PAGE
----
“It is a challenge that requires collective and concerted efforts to address. Environmentalists, agricultural experts, and the community itself are key stakeholders to jointly tackle the challenge,” he noted.

Mr. Rono states that areas of the swamp to the south of the park bear the greatest brunt as it’s beyond the mandate of the Kenya Wildlife Service (KWS) wardens.

The wetland region, though not forming part of the park, has since been transformed into communal grazing and watering land. A section has been grabbed by individuals owning bordered land.

Sand harvesting is now a common phenomenon as the lack of proper vegetation cover contributes to massive soil erosion in the area and subsequent river siltation.

The Senior Warden observed that the Networking/partnership and advocacy initiative’s main aim is to promote environmental stewardship and influence good governance and management of wetlands resources.

The semi-aquatic Sitatunga, according to Mr. Rono, is threatened by both poachers — who believe its meat has medicinal and mystical powers — and encroachment on its habitat.

“A few years ago, for instance, thousands of acres of King’wal Swamp in Nandi County, were set ablaze during the dry season by farmers who were determined to convert the animals’ swampy habitat into farmland.  As a result, the sitatunga’s habitat in the swamp has been reduced almost by half, making it difficult for the antelopes to breed or feed. Besides, the locals have set up large-scale brick-making enterprises on its habitat.”

Mr. Rono noted that the poor farming and livestock husbandry around the habitat and poor waste disposal methods posed great danger to the survival of the vegetation forming the Sitatunga habitat.

“Sitatunga antelopes do not thrive in maize plantations; neither do they survive in eucalyptus tree plantations. They survive in riverine vegetation that we must focus on to conserve at all times,” he stressed.

KWS says that Kenya is the only East African country that boasts of the Sitatunga species.

“Besides conservation efforts, KWS has been aggressively educating local communities in North Rift and Western Kenya on the benefits of preserving the animals.”

“Agriculture, which has been the main income earner in the Rift Valley, is no longer as profitable as it used to be. Venturing into sectors like tourism can create jobs for the numerous jobless youths,” he concluded.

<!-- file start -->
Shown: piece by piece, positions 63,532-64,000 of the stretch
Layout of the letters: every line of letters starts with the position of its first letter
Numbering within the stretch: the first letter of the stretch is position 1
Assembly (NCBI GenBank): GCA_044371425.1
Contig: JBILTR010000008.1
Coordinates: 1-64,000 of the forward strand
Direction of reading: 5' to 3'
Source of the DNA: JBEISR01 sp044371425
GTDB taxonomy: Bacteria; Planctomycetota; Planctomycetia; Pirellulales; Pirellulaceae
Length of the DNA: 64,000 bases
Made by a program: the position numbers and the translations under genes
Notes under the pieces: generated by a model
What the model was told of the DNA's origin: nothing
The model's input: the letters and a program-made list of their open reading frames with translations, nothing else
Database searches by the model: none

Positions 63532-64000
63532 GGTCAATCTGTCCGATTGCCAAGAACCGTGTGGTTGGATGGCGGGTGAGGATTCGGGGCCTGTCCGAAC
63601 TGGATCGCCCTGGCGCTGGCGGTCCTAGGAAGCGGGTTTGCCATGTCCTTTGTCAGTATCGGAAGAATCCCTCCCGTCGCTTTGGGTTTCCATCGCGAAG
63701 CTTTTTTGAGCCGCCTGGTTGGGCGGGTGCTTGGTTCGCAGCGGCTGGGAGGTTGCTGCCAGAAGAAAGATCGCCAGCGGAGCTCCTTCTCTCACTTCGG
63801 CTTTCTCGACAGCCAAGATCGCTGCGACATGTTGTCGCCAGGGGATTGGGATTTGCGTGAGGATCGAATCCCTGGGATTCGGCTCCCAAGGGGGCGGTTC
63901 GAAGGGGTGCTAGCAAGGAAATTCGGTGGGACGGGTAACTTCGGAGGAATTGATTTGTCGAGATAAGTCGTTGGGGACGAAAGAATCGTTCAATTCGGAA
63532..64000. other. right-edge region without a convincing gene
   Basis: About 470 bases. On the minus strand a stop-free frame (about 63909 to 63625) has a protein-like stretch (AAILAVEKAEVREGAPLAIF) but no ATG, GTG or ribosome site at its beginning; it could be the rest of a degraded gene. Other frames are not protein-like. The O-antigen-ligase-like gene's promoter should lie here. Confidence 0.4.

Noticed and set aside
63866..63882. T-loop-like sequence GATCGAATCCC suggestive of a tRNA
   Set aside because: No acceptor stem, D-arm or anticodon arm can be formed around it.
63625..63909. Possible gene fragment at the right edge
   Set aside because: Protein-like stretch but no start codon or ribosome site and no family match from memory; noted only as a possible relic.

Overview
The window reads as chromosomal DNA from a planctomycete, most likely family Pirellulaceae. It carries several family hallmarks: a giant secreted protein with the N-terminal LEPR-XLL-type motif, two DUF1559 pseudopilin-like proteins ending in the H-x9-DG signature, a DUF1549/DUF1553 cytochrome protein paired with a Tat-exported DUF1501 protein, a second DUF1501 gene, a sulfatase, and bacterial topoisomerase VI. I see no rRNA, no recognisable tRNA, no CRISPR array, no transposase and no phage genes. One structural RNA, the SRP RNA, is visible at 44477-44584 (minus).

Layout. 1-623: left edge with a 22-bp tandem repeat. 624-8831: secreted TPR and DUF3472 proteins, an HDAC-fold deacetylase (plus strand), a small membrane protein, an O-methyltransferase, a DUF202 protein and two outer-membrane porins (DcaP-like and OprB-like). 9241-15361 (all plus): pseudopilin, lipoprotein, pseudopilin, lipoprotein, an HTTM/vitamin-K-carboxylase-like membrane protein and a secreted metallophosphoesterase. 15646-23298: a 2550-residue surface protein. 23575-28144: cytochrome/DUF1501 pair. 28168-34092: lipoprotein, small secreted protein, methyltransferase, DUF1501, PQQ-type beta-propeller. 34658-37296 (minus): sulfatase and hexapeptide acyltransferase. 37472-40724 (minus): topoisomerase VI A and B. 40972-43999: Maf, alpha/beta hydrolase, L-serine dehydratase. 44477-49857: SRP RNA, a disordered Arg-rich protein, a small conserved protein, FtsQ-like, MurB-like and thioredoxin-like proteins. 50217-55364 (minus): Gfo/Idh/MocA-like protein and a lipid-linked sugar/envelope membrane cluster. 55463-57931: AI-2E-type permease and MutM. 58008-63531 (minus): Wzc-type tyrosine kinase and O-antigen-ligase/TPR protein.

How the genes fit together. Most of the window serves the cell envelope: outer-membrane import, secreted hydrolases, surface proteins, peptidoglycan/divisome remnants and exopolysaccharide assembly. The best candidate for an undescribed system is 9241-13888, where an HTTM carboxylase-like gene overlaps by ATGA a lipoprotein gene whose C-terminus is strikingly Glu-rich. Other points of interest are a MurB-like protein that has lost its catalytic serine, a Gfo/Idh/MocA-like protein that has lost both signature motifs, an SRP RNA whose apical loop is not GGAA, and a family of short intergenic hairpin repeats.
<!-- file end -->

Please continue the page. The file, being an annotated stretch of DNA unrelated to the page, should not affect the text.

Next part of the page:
Mr. Maurice Wanjala the country coordinator for Kipsaina Crane and Wetland Conservation Group says that they were working with the community members to reverse the degradation of the wetlands.

“We have lost 80 per cent of the Grey Crested Cranes population. In every wetland in the country, these birds used to be common but this is not the case. Of the current population, we are seeing a big proportion are adults and between two and five per cent are juveniles,” says Mr. Wanjala.

“What this means is that we are having an aging population of cranes. We have more adults than young ones. This is a major risk because in the next few years we might lose the entire population. This is the reason we came up with the initiative in 1990 to reverse this trend.”

Besides being tourist attractions, he says, the birds also help get rid of harmful pests on farms like aphids.

“These birds have an economic value and are beautiful.  Although many may perceive them as a nuisance for eating grains such as maize, wheat and other crops, they also help to control the pests on farmlands,” he explained.

These birds have been listed as endangered by the International Union for Conservation of Nature (IUCN).

Experts are also concerned that the bird has changed its adaptability due to interference with its habitat. This has led to conflicts with humans, and some farmers are poisoning the birds.

While noting that our very existence depends on wetlands functioning as sponges to soak in the rain and release it gradually into the rivers and lakes Mr. Wanjala observes that hundreds of thousands of hectares have been drained to provide land for housing, industry, and agriculture.

“Currently, wetlands in Kenya are being degraded at an alarming rate through human activities such as unsustainable mining, dredging, and encroachment. This has led to increased disasters such as floods and droughts and reduced community-coping strategies, leading to damaged properties, injury, and death.”

In Kenya, wetlands occupy about three to four percent — approximately 14,000 square kilometres of the land surface. They fluctuate to six percent in the rainy seasons.

As unique ecosystems, wetlands are highly valued for the services and functions they provide to human beings and other animals and plants.

These include flood control and soil erosion prevention, water purification, and nutrient and toxic retention. They also mitigate climate change and are habitats and centres of key biodiversity and socio-economic importance.

By Jane Ngugi and Charloth Chepkemoi